• Trouble learning numbers, alphabet, colors, shapes
  • Extreme restlessness, distractibility or poor persistence
  • Reluctance to draw or trace
  • Weak social skills.

Learning Disability (LD):
Common Signs for Grades K-4

  • Slow to learn the connection between letters and sounds
  • Makes consistent reading and spelling errors including letter reversals (b/d), inversions (m/w), transpositions (felt/left), and substitutions (house/home)
  • Slow recall of facts
  • Confuses arithmetic signs (+, -, x, /, =)
  • Poor planning skills & impulsivity
  • Unstable pencil grip
  • Trouble learning about time

Learning Disability: Common Signs for Grades 5-8

  • Reverse letter sequences (soiled/solid, left/felt)
  • Slow to learn prefixes, suffixes, root words, and other spelling strategies
  • Avoids reading aloud and writing compositions
  • Trouble with word problems
  • Slow or poor recall of facts
  • Extremely messy handwriting; awkward pencil grip
  • Inconsistent performance between environments
  • Difficulty making friends
  • Poor reader of body language and facial expressions

Learning Disability: Common Signs for Grades 9 and Beyond

  • Avoids reading and writing tasks
  • Spelling difficulties
  • Trouble summarizing
  • Weak memory skills
  • Slow work performance
  • Poor grasp of abstract concepts
  • Misreads information

Eating Disorder: Definition

Eating disorders are not just about food but can be an outward sign of deep psychological and emotional turmoil. Clients have a serious disturbance in their eating behavior and an overwhelming, often irrational, concern over their body size and weight. There are three common Eating Disorders: Anorexia Nervosa, Bulimia Nervosa, and Binge Eating Disorder. This group of disorders is characterized by physiological and/or psychological disturbances in appetite or food intake.

Eating Disorder: Treatment Plan

An Eating Disorder treatment plan is a multi-disciplinary approach and the treatment team would assess each client individually. The treatment team may consist of a pediatrician, psychiatrist, psychologist, social worker and nutritionist, among possible others. The client’s treatment plan is developed based on individual needs.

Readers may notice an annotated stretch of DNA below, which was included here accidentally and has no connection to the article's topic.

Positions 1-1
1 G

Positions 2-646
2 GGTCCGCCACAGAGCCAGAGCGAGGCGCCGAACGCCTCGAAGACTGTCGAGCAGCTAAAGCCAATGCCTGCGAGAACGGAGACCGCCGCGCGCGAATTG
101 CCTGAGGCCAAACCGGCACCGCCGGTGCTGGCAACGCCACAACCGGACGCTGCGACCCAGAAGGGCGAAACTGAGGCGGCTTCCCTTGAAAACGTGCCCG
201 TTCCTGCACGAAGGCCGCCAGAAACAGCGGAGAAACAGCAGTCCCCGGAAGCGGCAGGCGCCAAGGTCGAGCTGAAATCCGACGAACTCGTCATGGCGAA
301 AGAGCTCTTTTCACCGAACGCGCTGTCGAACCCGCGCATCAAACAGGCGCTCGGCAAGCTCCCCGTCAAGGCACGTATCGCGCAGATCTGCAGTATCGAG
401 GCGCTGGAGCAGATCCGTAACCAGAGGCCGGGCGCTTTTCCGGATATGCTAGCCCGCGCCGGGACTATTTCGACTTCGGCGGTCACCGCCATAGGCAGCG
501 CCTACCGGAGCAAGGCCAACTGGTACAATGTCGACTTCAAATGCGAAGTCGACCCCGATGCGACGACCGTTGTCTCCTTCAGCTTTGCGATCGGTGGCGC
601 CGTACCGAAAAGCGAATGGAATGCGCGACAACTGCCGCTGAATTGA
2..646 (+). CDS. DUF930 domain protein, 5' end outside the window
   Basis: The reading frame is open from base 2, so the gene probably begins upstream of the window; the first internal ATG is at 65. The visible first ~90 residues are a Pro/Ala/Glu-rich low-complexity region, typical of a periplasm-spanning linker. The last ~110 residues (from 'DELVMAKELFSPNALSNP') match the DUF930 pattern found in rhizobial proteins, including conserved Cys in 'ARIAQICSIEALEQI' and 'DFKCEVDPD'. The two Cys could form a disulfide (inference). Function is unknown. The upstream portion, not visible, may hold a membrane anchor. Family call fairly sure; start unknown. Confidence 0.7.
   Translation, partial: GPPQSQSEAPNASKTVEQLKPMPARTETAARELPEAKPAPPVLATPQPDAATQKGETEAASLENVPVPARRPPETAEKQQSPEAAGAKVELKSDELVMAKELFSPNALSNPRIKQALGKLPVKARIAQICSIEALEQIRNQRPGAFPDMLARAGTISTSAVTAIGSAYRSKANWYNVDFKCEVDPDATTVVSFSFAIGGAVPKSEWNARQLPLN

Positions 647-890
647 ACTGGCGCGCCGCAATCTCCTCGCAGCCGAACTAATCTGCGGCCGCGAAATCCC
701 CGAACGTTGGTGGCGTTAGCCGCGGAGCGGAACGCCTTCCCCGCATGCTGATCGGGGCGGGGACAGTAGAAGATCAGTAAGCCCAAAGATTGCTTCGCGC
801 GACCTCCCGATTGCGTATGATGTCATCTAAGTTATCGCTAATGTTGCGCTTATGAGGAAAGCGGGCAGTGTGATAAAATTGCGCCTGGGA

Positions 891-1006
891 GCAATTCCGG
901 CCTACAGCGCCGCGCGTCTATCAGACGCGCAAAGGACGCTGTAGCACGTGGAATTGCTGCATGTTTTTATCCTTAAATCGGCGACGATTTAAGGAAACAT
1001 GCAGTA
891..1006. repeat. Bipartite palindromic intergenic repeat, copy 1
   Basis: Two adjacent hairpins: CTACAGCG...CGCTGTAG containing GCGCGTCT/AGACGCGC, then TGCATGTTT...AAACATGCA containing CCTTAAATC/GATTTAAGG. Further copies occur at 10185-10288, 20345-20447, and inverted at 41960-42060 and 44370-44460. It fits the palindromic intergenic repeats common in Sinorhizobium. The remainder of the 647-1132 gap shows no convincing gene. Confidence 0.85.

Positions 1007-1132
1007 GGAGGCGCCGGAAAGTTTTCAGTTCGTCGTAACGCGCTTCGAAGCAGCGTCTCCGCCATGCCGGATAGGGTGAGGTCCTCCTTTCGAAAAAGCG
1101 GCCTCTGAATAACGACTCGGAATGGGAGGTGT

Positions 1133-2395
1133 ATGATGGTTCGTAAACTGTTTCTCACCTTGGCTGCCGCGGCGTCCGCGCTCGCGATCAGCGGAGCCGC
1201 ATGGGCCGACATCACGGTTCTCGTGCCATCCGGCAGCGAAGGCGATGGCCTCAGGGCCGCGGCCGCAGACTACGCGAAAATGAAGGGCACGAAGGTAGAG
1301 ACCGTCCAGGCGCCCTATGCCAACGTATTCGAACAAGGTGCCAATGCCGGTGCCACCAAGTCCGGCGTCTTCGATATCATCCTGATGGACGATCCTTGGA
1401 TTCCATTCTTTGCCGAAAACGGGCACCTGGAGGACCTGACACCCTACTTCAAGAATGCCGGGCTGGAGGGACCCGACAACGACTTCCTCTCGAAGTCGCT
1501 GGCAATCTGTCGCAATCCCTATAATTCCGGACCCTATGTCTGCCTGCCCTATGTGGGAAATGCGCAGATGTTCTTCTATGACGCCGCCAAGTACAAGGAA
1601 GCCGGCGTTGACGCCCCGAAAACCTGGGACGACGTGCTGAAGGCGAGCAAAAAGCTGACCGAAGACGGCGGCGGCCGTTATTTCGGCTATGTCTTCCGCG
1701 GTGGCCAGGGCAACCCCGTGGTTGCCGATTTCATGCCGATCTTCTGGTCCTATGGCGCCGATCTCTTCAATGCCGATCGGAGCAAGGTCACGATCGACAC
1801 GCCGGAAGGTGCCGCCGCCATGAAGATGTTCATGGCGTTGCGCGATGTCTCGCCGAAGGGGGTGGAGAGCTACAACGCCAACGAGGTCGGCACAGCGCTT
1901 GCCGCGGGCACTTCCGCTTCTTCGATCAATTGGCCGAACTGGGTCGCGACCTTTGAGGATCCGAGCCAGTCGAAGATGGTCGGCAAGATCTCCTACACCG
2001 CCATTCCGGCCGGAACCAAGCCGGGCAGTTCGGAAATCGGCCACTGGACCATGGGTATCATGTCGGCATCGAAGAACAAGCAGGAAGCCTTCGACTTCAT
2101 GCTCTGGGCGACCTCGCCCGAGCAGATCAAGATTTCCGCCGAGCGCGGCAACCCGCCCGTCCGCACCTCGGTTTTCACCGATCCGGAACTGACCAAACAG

Family Therapy:
A family-based approach is fostered with family/parental therapy sessions, as well as, support groups for parents. Psycho-educational sessions teach parents and clients about eating disorders, how to treat them and how to recognize signs of relapse. Families learn coping strategies to help them deal more successfully with their eating disordered child.
Psychotherapy / Counseling:
Dependent on treatment needs, individual counseling is offered to provide an opportunity for clients to explore the links between their thoughts, feelings and symptoms. Strategies taught within groups sessions are reinforced within the individual sessions. Any coexisting psychological difficulties are integrated into the client’s treatment plan.
Pharmacology:
If needed, doctors sometimes prescribe antidepressant medications to treat eating disorders with coexisting psychological difficulties of depression and anxiety. Commonly, doctors prescribe selective serotonin reuptake inhibitors (SSRIs) such as fluoxetine (Prozac, Sarafem), sertraline (Zoloft), paroxetine (Paxil), and citalopram (Celexa). At this time no particular drug has emerged as a definitive treatment for Eating Disorders, although medication is clearly useful for the symptom relief that makes it possible for clients to participate in psychotherapy.